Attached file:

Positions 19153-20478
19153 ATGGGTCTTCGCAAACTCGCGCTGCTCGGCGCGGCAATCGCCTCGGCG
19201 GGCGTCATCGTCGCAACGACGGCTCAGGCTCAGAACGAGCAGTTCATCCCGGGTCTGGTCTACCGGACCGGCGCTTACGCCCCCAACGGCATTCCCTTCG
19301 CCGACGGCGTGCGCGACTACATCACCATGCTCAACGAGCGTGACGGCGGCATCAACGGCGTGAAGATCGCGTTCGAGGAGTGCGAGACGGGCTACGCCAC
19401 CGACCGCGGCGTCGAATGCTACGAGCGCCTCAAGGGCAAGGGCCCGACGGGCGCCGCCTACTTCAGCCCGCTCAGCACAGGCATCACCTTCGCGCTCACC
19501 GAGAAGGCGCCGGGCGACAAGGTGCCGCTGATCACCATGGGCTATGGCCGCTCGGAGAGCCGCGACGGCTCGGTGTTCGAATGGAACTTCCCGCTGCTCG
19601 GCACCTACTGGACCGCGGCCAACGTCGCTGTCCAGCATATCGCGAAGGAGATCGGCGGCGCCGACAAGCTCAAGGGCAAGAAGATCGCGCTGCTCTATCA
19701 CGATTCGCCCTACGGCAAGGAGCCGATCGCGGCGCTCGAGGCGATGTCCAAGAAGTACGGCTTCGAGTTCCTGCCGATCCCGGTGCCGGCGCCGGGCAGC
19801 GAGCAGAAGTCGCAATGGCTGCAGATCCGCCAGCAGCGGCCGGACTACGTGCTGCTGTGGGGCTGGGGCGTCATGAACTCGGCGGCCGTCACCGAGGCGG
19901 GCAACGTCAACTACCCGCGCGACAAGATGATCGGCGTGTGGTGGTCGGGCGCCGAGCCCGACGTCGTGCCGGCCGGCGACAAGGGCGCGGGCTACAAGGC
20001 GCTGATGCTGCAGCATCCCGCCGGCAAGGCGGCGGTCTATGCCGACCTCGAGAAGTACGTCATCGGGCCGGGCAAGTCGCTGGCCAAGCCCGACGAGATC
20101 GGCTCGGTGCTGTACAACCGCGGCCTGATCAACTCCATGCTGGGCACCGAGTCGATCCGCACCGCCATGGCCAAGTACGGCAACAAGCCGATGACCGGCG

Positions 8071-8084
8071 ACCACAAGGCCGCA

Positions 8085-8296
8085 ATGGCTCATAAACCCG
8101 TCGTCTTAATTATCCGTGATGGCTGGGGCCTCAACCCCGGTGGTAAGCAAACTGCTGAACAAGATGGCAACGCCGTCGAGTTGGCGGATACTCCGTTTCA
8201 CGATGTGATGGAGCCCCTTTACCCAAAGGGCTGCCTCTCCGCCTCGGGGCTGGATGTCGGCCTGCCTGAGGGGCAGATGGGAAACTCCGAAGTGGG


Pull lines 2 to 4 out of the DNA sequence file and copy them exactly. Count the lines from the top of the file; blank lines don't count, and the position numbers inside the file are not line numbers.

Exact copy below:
19153 ATGGGTCTTCGCAAACTCGCGCTGCTCGGCGCGGCAATCGCCTCGGCG
19201 GGCGTCATCGTCGCAACGACGGCTCAGGCTCAGAACGAGCAGTTCATCCCGGGTCTGGTCTACCGGACCGGCGCTTACGCCCCCAACGGCATTCCCTTCG
19301 CCGACGGCGTGCGCGACTACATCACCATGCTCAACGAGCGTGACGGCGGCATCAACGGCGTGAAGATCGCGTTCGAGGAGTGCGAGACGGGCTACGCCAC